Trans-Pacific agreement draws praise from ag groups

Farm and agri-food groups say deal will open new markets but CFA issues warning on supply management

The Port of Vancouver may get a lot busier with a new Trans-Pacific trade agreement.
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Here’s what farm and agri-food groups were saying after an agreement was struck on a new Comprehensive and Progressive Agreement for Trans-Pacific Partnership trade deal (also called TPP-11 or CPTPP):

Cereals Canada

The TPP-11 agreement raises the bar with respect to modern and progressive trading rules in Asia-Pacific and beyond. Canada’s participation demonstrates much needed leadership in advancing trade policy cooperation on the global stage.

Cereals Canada views this agreement as a necessary development for agriculture.

“This agreement is the best opportunity available to improve export competitiveness, growth and diversification for the Canadian cereals sector,” said president Cam Dahl.

An improved trade environment will allow Canadian farmers and exporters to benefit from stronger access. This includes reduced tariffs and a more predictable trading environment.

TPP-11 countries already account for roughly 20 per cent of Canada’s wheat exports.

As a result of this agreement, Cereals Canada expects to see additional growth in existing markets like Japan as well as development in emerging customers throughout all of Asia (such as Vietnam).

Canadian Pork Council

Pork producers can be comforted in knowing that Canadian pork will have competitive access to key markets such as Japan, and developing markets such as Singapore, Vietnam and Malaysia following the signing of the trade deal in March.

“The CPTPP is of tremendous importance to Canadian pork producers who export over 70 per cent of their products to over 100 countries” said chair Rick Bergmann. “Because of improved access to key markets, Canadian pork producers can rest easy knowing that their livelihood and that of thousand other Canadians in rural and urban communities who work in the pork industry is supported by this newest trade deal” he adds.

In 2016, Canadian pork exports to nine out of the ten countries that are members of the CPTPP totalled 380,000 tonnes valued at more than $1.4 billion. With this trade deal concluded, Canadian pork products will continue to be made available to more than 461 million potential consumers under conditions favourable to the Canadian pork industry.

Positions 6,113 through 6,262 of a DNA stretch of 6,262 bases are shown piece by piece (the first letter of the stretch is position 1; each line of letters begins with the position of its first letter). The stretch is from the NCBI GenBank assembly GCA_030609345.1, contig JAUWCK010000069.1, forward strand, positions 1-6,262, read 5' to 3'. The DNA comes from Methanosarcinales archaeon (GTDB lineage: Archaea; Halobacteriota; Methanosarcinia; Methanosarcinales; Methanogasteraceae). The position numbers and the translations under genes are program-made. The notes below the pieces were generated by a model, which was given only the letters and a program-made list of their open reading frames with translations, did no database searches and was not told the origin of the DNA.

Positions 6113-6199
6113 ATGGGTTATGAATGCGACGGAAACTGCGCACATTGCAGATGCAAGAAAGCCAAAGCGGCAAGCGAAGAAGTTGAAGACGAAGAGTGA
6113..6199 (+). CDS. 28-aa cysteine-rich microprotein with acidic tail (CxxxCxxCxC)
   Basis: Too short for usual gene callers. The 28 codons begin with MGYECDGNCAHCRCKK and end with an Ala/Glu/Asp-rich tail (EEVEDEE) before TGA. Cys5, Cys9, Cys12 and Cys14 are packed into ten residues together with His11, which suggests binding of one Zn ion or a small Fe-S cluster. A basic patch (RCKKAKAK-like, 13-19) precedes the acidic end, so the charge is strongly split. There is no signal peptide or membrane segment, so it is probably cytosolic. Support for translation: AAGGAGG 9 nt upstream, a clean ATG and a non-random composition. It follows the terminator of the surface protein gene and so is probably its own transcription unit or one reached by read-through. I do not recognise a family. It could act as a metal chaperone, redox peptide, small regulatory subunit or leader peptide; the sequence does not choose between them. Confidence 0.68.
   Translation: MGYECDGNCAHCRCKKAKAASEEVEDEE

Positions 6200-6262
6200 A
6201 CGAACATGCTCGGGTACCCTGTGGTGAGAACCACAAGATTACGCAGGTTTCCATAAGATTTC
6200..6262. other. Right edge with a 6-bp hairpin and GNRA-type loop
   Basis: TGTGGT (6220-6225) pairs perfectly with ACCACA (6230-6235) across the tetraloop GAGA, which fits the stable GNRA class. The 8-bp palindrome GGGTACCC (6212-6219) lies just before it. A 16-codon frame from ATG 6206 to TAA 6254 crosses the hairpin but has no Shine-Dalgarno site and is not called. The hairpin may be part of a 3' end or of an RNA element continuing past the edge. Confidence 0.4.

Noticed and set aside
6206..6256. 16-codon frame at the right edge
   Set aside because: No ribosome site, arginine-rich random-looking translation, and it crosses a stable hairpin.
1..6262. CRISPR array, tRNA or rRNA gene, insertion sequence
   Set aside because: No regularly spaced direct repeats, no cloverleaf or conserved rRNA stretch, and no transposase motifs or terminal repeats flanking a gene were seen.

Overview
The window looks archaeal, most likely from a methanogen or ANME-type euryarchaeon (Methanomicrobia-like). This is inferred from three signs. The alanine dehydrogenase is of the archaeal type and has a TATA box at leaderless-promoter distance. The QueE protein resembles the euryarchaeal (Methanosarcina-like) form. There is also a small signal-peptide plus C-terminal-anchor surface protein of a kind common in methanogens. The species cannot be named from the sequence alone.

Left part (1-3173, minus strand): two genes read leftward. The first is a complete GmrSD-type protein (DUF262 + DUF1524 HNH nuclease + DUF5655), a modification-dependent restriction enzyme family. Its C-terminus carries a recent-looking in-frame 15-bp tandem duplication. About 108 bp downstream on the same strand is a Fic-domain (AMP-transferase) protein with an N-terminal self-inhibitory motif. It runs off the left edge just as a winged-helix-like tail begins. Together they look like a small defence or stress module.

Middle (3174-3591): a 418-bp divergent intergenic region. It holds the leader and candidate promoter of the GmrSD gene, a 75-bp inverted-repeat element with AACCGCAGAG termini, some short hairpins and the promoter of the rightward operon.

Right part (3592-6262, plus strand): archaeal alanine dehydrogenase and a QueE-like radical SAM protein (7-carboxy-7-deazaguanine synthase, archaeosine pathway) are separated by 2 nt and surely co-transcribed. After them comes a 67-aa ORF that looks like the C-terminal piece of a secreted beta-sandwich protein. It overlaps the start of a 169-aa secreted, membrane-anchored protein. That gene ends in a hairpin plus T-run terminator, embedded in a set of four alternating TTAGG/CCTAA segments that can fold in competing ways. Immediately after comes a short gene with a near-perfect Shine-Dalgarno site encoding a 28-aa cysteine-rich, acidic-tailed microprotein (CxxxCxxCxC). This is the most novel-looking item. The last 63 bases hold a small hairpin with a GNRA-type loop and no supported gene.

Canadian Agri-Food Trade Alliance

“This is fantastic news,” said president Brian Innes. “The future for Canada’s globally competitive agri-food exporters looks a lot brighter now that we will have competitive access to key markets in the Asia-Pacific and especially Japan.”

Japan is Canada’s third largest export market for agri-food, accounting for $4 billion in 2016 and has remained a strong advocate for the agreement.  The CPTPP will not only provide the sector with unprecedented access to the high-value Japanese market and rapidly growing markets like Vietnam and Malaysia, it will also provide Canada with a competitive advantage over the U.S., since that country is not part of the agreement.

“We’re pleased that the new deal keeps the gains of the former TPP agreement  intact —particularly the market access provisions,” said Innes. “It’s crucial that we implement this deal quickly.

“Our competitors are not standing still and already have free trade deals in these markets.”

Canadian Federation of Agriculture

Joining the CPTPP will open unprecedented new markets for Canadian farmers producing export-oriented goods, such as red meats, grains and oil seeds.

CFA commends Canada’s trade negotiating team for recognizing the growth potential of our exporters; however, we call on government officials to make good on their commitments to farmers of supply-managed products (such as dairy and poultry), particularly as NAFTA talks continue.

CFA is adamant that the Canadian government stand firm on its position to build on NAFTA’s success and to not concede any additional market access for supply-managed commodities.

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